BY CHARLOTTE KENT
The lighting for Gina Beavers’s exhibit The Life I Deserve is Instagram perfect. That seems only fitting for paintings based on social media posts and aware that they will return there as #art #museum #artselfie or even, in a potential throwback to 2015, #museumselfie. The artist’s #Foodporn series from 2014 gets particular attention, though the newer series based on makeup tutorials had some snapping pics as well. All this begs the question, what are we looking at?
The first of the three rooms concentrates on square format paintings of food images that Beavers found online. The works glisten from a distance, redolent of the slick foodie pictures that people love to post. Up close, they are suddenly three-dimensional, the acrylic paint mixed with foam, wood, and other materials—texture and gross materiality breaching the presumptions of a flat plane surface. The large rectangular format of a painting displaying a grilled steak, It’s a Beauty (2019), ironically doesn’t attract quite like Local Pasteurized Beef (2014) or Local White Dorper Lamb (2013), where the smaller, lurid chops bulge on top of each other, the white fat as thick and matte as the table on which the meat sits. The paintings often look better afar than up close. Near, the material no longer sustains the illusion; they become less glossy, less delectable. The matte acrylic paint and the lines of the brushstrokes transform the images plotted, produced, and posted to cultivate envy and desire into lumpy thingness. That is likely the point and why issues of ugliness abound in discussing Beavers’s work. The paint highlights the texture of these pictures of our lives.
Based on a viral image from 2011, Van Gogh’s Starry Night as Rendered in Bacon (2016) is rendered now in acrylic, the swirls a thick impasto. Framed by the archway into the middle room, it draws people trying to make sense of what they are seeing. The small room includes four works referencing art history like Mona Lisa Nail (2015) of a hand displaying the head of Mona Lisa on the left ring finger. In a wry gesture, Beavers reminds us that painting spans from the priceless works of artists in famous museums to the carefully crafted masterworks of nail art professionals using the slenderest brushes in the more select salons. Watercolor Tray Palette (2018) enlarges your typical watercolor set-up and materializes like sculpture out of its wall hanging but, even more interestingly, alludes to a medium not in evidence within the show. The palette is marvelously out of place as watercolor won’t provide the texture of acrylic nor the gloss of oil painting to approximate the scintillating seductions of a visual culture based on social media. And yet, one is keen suddenly to see something that could be so different.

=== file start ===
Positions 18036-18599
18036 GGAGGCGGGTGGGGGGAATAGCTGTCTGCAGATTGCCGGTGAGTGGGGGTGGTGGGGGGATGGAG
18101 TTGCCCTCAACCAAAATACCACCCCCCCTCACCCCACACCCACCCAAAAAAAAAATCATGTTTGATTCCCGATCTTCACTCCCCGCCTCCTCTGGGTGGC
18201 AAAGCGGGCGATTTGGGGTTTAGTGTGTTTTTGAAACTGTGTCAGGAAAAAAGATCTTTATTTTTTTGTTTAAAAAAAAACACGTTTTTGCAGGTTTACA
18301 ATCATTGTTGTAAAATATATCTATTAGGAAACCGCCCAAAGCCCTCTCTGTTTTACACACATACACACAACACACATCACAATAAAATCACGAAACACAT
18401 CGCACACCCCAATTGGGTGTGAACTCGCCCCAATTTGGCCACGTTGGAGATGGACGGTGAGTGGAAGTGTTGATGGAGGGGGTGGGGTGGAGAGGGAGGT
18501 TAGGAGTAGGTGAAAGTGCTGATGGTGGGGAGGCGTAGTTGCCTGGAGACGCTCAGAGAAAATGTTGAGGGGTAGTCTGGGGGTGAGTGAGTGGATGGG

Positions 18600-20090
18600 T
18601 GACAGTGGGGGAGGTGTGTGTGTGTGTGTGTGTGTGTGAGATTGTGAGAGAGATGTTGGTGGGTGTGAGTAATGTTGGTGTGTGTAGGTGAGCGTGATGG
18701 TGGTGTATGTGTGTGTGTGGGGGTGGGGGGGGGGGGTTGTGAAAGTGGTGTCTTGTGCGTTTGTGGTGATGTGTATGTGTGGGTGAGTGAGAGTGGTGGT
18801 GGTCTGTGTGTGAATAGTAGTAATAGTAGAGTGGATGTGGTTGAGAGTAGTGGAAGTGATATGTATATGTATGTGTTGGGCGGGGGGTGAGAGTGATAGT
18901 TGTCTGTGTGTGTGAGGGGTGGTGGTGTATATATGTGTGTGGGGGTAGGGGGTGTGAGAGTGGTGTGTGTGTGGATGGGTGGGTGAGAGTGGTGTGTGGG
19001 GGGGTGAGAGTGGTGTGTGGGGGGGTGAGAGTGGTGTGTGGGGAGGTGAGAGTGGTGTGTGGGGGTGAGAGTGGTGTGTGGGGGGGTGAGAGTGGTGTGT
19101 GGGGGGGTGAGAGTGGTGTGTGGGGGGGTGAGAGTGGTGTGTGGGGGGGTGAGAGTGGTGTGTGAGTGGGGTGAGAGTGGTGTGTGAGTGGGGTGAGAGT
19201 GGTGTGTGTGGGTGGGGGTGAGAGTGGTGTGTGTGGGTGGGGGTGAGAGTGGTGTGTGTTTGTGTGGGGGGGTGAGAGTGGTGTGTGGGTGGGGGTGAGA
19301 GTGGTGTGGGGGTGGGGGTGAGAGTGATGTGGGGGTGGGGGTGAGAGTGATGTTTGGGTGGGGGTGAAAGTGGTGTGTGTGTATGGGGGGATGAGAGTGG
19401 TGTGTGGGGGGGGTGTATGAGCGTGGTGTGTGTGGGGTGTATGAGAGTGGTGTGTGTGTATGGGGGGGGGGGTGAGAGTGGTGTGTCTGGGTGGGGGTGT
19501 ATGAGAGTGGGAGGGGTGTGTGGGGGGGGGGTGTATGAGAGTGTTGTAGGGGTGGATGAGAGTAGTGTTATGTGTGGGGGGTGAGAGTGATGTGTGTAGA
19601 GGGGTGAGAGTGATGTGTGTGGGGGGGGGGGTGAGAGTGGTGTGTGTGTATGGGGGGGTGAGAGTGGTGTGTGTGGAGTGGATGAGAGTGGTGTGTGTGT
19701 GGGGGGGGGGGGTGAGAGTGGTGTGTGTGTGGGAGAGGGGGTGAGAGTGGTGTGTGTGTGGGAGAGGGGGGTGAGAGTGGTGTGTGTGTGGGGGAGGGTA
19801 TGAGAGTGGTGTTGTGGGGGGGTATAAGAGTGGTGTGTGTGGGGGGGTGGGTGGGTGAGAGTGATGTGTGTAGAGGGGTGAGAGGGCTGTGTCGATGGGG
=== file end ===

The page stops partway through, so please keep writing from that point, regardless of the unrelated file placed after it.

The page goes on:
The final room includes large scale works more directly about the body and displayed with curatorial humor. LipBalls 3 (2018) depicts a mouth with assorted sports balls billowing off the lips. Next to it, Crotch Shots at the Getty Villa (2014) frames five crotches in a classic Instagram layout. One large square statuesque crotch in the lower left corner is topped by two more protrusions of male genitalia, with an additional two on the right. Smaller paintings along another wall poke fun, like You Won’t Believe (2015) a disconcerting zipper closing or opening a mouth, depending on your perspective. Camel Flage (2014) riffs on The Rolling Stones’s classic 1971 album Sticky Fingers (an older square-format visual reference) by switching out the bulging man package for a woman’s crotch squeezed by a pair of black jeans. Sex may be everywhere, but there’s nothing sexy here. Humor, with a heavy dose of ridicule and irony, however, proliferate.
Tag Yourself (2016) reveals Beavers’s love of painting as she captures the blue light of a late night perfectly. The body parts are hard to connect, but the sleek color cast along the edge of the nude bodies hints at the screen and media off to the side. In this painting, Beavers goes beyond the burlesque of our social media infatuation and reveals the pathos of this moment when screens are present even in the most intimate settings. There’s more for Beavers to do now that we are largely aware of the all-consuming force of social media and these works can carve out a space for viewers to question how we see art and image, texture and plane, object and idea, as well as museum and social media platform. As we chuckle at Beavers’s playfulness, we also pause in observation. One thing that painting offers during this period when we largely scroll, swipe and scan is the chance to slow down, to look a little more closely, to stop—not simply for a selfie but for self-reflection.